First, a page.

Another issue Scott mentioned is that “the Deaf men and Hearing Signers all live together, eat together, and see each other every day. They’re friends, teammates on sports teams, pastor, and much more… In the same fashion the ADA advises not to use family for impartiality reasons; its the same kind of relationship with these guys in the state prison.” - Scott

Participants of the program, learning ASL, being used as "peer interpreters" are just as victimized as the Deaf men that utilize their services. Scott wants to makes sure that everybody understands that people shouldn't discourage ASL learning in prisons. "Even teaching folks about the role of an interpreter. Should they decide to go home, enroll in an ITP, and meet all the requirements to take national certification tests; go for it. I believe in reentry!!!"  - Scott

However, Scott believes that the department of corrections is working backward, all because they're being misled by Daniel.

"They’re paying hundreds of thousands to SLSI to train folks how to interpret. They essentially paying SLSI to be in direct conflict with ADA. They’re paying for Daniel to be an “expert consultant “ who gives them consulting services that lead to lawsuits. “ - Scott

“For the amount of money they’ve shelled out to this program, they could have hired two staff interpreters full time who Interpret in prison and for probation and parole. These staff Interpreters could also teach ASL and interpret courses as a re-entry component. “ - Scott

Not only are the incarcerated men and women in Louisiana prisons having their ADA rights violated, the state of Louisiana also uses program "interpreters" to interpret for returned citizens that have stipulated classes through the use of Polycom video conferencing as VRI.

“The Department of Corrections tells people they have certified Interpreters.” (because of consulting services by Daniel) Scott clarifies that what they truly have “are people who’ve taken the EIPA and scored over a 3.0 and have passed the written EIPA test.” - Scott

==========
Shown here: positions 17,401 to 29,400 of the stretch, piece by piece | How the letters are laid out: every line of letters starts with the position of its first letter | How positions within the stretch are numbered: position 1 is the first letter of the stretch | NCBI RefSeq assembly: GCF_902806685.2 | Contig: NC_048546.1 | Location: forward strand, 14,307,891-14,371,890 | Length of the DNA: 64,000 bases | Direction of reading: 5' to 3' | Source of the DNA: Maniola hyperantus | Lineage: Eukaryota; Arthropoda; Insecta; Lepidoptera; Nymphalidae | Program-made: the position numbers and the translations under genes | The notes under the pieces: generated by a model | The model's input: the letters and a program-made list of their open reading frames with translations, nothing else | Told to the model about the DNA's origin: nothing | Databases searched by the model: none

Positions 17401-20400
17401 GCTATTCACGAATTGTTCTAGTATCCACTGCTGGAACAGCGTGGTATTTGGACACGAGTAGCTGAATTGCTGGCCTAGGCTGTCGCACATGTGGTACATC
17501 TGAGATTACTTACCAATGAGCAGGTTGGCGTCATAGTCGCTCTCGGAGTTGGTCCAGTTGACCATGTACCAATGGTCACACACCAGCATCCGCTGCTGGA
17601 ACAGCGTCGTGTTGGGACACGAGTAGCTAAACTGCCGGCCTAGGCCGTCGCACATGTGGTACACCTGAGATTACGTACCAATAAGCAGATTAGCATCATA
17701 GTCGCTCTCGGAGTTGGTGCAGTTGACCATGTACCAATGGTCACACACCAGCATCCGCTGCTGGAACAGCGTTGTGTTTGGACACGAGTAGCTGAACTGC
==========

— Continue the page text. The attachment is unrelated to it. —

"SLSI (Daniel) has advised the Dept of Corrections that because the Louisiana Dept of Education considers a score of a 3.0 or better on the EIPA skill enough to work with Deaf children, it should be ok enough to interpret for Deaf in prison. While I believe there’s a valid point here, neither should be the case! These men/women are not certified, they’ve worked hard enough to pass the written test and score above a 3.0 on the performance assessment. " - Scott

Scott would like to make known that he wholeheartedly believes incarcerated people and returned individuals (folks who’ve been released) are everyday people and should be treated as such! They do not deserve to be demonized by the community for past mistakes and information they have been taught while incarcerated.

I don’t want people to think I’m throwing shade on the hearing signers in the prison. They are my friends and I have MUCH love for them! Let’s not discount the FACT that they’ve worked hard to learn ASL and pass tests and take assessments! My point is that they are being used incorrectly. The Dept of Corrections is being misled. It’s Time to put an end to the injustice of Deaf in Prison. Let me also be clear that this is a National problem. For more information about the plight of Deaf in prison go to HEARD.

It is important to Scott that this point is made:  Language acquisition in prisons is a tool that many inmates utilize especially when they need a new skill, however, being exploited by the state to violate somebody else' basic rights to access communication does not mean they should be frowned upon by people.  Everybody makes mistakes but that doesn't mean they can't be a tool for the community when they get out after learning basic language acquisition.  Not all inmates that become returned citizens are unethical, do not feel the need to run and hide from them.